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Universal generalization

From Wikipedia, the free encyclopedia

In predicate logic, generalization (also universal generalization or universal introduction,[1][2][3] GEN) is a valid inference rule. It states that if has been derived, then can be derived.

Generalization with hypotheses

The full generalization rule allows for hypotheses to the left of the turnstile, but with restrictions. Assume is a set of formulas, a formula, and has been derived. The generalization rule states that can be derived if is not mentioned in and does not occur in .

These restrictions are necessary for soundness. Without the first restriction, one could conclude from the hypothesis . Without the second restriction, one could make the following deduction:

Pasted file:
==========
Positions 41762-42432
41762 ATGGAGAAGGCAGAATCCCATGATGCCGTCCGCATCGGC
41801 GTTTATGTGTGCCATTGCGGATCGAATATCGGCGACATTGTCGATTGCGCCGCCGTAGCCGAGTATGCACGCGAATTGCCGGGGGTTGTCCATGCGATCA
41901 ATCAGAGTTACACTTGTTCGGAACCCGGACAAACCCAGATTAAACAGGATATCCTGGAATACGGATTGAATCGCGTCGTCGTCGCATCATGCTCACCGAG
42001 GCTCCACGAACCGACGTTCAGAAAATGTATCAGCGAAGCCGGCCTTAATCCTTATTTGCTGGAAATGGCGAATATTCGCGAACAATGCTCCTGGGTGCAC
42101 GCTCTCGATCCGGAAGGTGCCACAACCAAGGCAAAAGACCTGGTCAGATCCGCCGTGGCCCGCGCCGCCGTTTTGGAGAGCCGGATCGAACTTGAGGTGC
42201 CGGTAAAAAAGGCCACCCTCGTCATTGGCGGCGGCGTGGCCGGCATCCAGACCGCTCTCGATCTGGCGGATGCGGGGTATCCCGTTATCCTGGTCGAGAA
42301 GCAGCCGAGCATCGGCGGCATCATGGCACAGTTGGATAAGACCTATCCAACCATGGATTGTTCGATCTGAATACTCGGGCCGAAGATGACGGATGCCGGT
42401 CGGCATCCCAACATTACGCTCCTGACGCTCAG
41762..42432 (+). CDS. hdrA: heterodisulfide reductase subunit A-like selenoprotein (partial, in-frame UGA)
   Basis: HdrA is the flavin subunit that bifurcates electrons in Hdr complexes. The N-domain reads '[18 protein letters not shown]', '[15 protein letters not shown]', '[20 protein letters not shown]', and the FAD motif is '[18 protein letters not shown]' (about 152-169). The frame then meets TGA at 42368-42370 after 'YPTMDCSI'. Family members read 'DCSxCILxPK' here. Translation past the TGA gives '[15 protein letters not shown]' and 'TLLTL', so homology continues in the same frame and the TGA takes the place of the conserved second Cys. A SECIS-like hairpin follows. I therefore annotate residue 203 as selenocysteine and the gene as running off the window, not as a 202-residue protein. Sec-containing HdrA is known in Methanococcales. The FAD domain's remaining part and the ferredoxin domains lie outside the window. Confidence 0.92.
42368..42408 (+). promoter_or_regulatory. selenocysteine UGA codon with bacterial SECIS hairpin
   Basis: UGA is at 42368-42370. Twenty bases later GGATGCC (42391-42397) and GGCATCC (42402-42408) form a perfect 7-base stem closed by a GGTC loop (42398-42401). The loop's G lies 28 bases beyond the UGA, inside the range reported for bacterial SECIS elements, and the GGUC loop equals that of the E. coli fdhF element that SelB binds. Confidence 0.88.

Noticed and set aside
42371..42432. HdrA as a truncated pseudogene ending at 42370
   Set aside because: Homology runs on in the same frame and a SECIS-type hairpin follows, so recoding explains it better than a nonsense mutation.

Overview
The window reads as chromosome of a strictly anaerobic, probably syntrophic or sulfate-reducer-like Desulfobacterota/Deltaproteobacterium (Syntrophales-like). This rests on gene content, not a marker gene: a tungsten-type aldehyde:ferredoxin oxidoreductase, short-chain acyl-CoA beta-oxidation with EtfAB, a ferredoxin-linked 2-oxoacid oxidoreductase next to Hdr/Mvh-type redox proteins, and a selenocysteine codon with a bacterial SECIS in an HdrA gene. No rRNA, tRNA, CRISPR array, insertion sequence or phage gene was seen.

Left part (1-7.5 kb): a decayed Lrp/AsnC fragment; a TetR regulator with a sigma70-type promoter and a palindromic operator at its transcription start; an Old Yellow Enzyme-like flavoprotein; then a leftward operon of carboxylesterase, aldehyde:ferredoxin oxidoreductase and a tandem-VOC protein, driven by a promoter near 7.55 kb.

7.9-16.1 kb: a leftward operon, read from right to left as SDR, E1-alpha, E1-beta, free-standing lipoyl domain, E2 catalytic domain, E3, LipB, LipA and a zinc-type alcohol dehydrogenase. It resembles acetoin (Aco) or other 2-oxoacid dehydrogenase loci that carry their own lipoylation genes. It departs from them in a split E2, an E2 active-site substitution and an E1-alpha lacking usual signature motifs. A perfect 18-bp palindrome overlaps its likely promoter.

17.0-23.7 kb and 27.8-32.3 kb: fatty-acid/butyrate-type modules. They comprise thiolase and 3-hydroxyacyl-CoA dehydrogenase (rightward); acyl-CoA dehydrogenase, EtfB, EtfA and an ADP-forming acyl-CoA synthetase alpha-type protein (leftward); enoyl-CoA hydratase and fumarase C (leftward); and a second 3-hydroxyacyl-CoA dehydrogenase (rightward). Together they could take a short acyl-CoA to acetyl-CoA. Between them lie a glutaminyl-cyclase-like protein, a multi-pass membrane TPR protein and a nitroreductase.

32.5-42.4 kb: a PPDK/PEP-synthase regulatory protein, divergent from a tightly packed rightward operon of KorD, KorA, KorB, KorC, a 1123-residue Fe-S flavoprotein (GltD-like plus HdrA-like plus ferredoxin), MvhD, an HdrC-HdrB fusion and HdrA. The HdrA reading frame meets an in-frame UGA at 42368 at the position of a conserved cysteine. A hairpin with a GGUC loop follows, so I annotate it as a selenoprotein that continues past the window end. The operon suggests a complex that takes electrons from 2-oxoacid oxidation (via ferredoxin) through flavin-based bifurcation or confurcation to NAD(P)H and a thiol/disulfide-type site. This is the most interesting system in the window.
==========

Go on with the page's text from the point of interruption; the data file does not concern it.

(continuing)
1. (Hypothesis)
  2. (Existential instantiation)
  3. (Existential instantiation)
  4. (Faulty universal generalization)

This purports to show that which is an unsound deduction. Note that is permissible if is not mentioned in (the second restriction need not apply, as the semantic structure of is not being changed by the substitution of any variables).

Example of a proof

Prove: is derivable from and .


Number Formula Justification
1 Hypothesis
2 Hypothesis
3 Universal instantiation
4 From (1) and (3) by Modus ponens
5 Universal instantiation
6 From (2) and (5) by Modus ponens
7 From (6) and (4) by Modus ponens
8 From (7) by Generalization
9 Summary of (1) through (8)
10 From (9) by Deduction theorem
11 From (10) by Deduction theorem

In this proof, universal generalization was used in step 8. The deduction theorem was applicable in steps 10 and 11 because the formulas being moved have no free variables.

See also


  1. ^ Copi and Cohen
  2. ^ Hurley
  3. ^ Moore and Parker
This page was last edited on 26 December 2019, at 20:58
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